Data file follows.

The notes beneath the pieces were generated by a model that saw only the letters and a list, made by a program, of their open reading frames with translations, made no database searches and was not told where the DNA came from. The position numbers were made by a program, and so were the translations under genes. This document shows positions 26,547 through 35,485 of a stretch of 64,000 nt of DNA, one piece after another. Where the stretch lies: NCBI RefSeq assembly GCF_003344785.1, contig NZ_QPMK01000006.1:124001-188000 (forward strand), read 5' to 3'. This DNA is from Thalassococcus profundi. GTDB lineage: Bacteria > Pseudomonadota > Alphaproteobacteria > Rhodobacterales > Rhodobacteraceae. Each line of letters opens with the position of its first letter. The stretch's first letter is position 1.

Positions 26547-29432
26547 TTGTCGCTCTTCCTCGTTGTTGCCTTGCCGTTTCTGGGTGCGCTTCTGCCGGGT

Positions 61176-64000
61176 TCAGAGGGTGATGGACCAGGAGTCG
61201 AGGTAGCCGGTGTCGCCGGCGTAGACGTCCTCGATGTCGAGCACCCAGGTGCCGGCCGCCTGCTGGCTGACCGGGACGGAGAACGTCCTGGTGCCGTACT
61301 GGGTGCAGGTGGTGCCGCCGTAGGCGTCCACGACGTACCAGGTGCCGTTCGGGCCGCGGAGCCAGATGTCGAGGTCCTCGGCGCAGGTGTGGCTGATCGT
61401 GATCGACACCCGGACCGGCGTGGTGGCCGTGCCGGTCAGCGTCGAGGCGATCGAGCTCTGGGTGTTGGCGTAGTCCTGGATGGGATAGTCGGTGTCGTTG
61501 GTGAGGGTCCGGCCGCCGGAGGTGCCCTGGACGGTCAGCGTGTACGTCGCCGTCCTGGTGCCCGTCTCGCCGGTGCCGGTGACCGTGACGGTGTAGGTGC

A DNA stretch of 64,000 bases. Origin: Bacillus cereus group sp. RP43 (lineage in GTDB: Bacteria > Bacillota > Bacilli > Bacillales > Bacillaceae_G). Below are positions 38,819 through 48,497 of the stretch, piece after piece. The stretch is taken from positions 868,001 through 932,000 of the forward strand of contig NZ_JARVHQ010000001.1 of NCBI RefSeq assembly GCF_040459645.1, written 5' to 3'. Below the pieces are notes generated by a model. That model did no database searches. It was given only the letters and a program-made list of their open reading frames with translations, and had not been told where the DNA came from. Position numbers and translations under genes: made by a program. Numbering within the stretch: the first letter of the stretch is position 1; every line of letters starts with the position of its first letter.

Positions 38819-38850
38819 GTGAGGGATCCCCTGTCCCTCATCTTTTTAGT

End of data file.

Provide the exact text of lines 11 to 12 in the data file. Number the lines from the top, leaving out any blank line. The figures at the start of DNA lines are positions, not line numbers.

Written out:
Positions 38819-38850
38819 GTGAGGGATCCCCTGTCCCTCATCTTTTTAGT